Well, it wasn’t bikini sailing, our passage today. Dominic planned a beautiful huge two tack journey from Chichester Harbour, up past the east coast of Isle of Wight, then well out into the Channel passed the southernmost point then turn back straight to Studland Bay. This would be possible despite westerly winds thanks to huge spring tides that would carry us along.
So we set off at 12 noon exactly, got the mainsail up quite quickly and motor sailed out of the harbour. There were so many dog walkers out on the beaches, and the dogs looked so happy, jumping about with each other and in the water! We passed the Bar and waited for the winds. But they didn’t come. We were wafting! After a while I said, we’ll have lunch while it’s calm, and went down to get the already prepared food. And suddenly the wind came in force and the boat tipped right over and our lunch was more of the brace and hold on tight variety!
We were coming up towards the east coast of the Isle of Wight, and the anchored tankers outside Bembridge where we stayed the night on Friday. Isle of Wight is sometimes incorrectly spelled Isle of White, which is understandable as the gorgeously white chalk cliffs are visible when you approach from both east and west. But the word wight does not refer to the colour but is a Middle English word stemming from the Saxon wiht, meaning living thing, or creature.
The wind was more southerly than expected the whole day, and this meant we had to keep tacking up past Bembridge and on past St Catherine’s lighthouse. It was a bit of a ride, to be honest. Around Bembridge we put in a 2nd reef to avoid the boat tipping too much but we didn’t go very fast. There were no other yachts around, but we did see a couple of military vessels and several huge commercial boats.
I suddenly noticed that one of the brackets holding the dan buoy, our life buoy had come loose, and Dominic luckily got there before it fell off. That’s clearly not a good thing! The RIB was shifting a bit on the davits but they held, so this was a good test for that. But despite all this, in the spray a rainbow would appear every now and then – very pretty!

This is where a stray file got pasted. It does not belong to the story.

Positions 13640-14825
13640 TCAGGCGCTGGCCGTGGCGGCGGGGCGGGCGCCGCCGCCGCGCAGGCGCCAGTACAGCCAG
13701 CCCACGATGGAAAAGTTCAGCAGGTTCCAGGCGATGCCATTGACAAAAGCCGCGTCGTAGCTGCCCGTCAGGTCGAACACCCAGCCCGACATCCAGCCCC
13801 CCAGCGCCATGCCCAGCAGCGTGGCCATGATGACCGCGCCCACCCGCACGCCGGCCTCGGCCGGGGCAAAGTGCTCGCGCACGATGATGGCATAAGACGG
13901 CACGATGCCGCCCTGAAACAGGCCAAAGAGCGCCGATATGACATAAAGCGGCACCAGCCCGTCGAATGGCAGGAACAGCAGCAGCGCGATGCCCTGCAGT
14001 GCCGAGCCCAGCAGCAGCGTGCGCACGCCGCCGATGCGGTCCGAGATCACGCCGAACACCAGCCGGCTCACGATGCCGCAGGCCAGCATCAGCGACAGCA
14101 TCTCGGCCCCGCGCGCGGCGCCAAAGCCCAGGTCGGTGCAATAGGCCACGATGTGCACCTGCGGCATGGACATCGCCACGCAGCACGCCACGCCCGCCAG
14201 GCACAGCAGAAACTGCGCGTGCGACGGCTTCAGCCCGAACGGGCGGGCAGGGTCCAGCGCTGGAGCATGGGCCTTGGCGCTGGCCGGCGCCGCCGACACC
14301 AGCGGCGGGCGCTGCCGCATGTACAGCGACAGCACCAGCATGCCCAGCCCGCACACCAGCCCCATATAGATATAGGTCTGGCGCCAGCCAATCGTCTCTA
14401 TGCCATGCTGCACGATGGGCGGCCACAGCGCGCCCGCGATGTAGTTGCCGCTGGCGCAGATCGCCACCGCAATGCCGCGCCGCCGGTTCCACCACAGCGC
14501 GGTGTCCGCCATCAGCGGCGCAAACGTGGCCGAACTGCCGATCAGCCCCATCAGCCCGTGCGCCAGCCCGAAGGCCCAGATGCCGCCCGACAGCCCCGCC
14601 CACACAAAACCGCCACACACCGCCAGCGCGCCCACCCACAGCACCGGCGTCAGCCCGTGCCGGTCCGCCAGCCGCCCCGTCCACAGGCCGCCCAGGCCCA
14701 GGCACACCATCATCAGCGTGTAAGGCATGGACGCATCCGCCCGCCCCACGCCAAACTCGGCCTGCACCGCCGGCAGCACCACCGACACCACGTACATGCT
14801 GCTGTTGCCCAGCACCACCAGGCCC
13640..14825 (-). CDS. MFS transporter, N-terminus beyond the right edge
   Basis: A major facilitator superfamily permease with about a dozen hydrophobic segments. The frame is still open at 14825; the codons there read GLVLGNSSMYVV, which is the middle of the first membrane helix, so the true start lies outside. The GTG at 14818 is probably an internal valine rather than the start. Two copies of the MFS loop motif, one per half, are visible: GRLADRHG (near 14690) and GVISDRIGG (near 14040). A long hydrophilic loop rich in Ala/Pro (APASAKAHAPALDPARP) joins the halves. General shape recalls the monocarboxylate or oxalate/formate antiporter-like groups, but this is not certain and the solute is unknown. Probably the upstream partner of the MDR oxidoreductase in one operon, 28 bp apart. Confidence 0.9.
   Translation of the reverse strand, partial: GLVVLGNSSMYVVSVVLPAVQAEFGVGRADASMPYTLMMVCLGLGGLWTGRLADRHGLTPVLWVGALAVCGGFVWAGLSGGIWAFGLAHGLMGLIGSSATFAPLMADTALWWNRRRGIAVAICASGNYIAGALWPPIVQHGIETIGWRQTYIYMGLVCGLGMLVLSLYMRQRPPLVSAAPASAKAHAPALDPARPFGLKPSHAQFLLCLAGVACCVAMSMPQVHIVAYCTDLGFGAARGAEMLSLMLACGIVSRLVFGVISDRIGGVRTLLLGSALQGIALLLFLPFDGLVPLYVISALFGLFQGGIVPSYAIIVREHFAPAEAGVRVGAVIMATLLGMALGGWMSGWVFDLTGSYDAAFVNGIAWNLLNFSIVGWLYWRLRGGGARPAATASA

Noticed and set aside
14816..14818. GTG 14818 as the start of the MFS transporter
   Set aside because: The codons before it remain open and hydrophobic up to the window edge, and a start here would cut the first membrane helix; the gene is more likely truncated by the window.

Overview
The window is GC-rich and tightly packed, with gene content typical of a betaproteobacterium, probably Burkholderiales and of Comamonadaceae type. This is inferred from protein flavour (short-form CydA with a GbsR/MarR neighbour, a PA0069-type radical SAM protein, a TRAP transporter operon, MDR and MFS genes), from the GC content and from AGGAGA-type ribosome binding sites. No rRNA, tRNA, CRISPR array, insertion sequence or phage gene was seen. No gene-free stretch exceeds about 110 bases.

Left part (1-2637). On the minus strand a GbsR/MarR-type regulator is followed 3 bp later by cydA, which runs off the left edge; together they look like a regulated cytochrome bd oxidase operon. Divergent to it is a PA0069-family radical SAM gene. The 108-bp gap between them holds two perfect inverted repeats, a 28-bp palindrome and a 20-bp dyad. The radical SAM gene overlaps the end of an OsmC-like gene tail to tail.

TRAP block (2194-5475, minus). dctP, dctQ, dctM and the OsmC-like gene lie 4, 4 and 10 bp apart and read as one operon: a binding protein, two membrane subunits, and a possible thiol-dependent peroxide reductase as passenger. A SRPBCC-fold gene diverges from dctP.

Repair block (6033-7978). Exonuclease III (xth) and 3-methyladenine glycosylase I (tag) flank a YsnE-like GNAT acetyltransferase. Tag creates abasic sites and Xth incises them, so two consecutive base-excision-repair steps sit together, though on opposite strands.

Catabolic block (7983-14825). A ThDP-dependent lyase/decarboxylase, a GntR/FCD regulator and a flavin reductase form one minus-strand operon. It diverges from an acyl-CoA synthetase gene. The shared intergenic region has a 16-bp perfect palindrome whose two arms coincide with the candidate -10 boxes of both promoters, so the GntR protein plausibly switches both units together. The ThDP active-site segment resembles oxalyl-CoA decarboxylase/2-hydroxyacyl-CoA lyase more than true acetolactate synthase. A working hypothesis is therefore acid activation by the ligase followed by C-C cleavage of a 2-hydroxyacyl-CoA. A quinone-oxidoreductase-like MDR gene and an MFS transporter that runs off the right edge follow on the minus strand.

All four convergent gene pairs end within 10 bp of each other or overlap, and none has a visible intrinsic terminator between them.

We went really far out from St Catherine’s Point, the southernmost point but we still got a lot of rough water. After this it got better, and we speeded up, more than 11 knots at times. As we neared The Needles, the white chalk cliffs glinted in the summer sunshine and provided a fantastic photo opportunity. So now we’ve seen them from every angle save from above!
We had decided that at this point we would decide whether to go to Yarmouth or continue to Studland, and we both wanted to continue. Though we were pretty tired and getting hungry. Out came my nuts and dried fruit bag. We sat through the brief overfalls from the Needles and continued the tack across the sound, literally sailing into the sunset and anchored in a lovely spot with Old Harry looking over us.
8.5 hours, 65 miles, 12 knots top speed, 2m waves.
We both knew today could be rough but with the wind changing slightly it took longer and got rougher than expected. But we did it, and we did it well. It was one of my tick list items, sailing the southern route past the Isle of Wight, and now it’s done. Tick!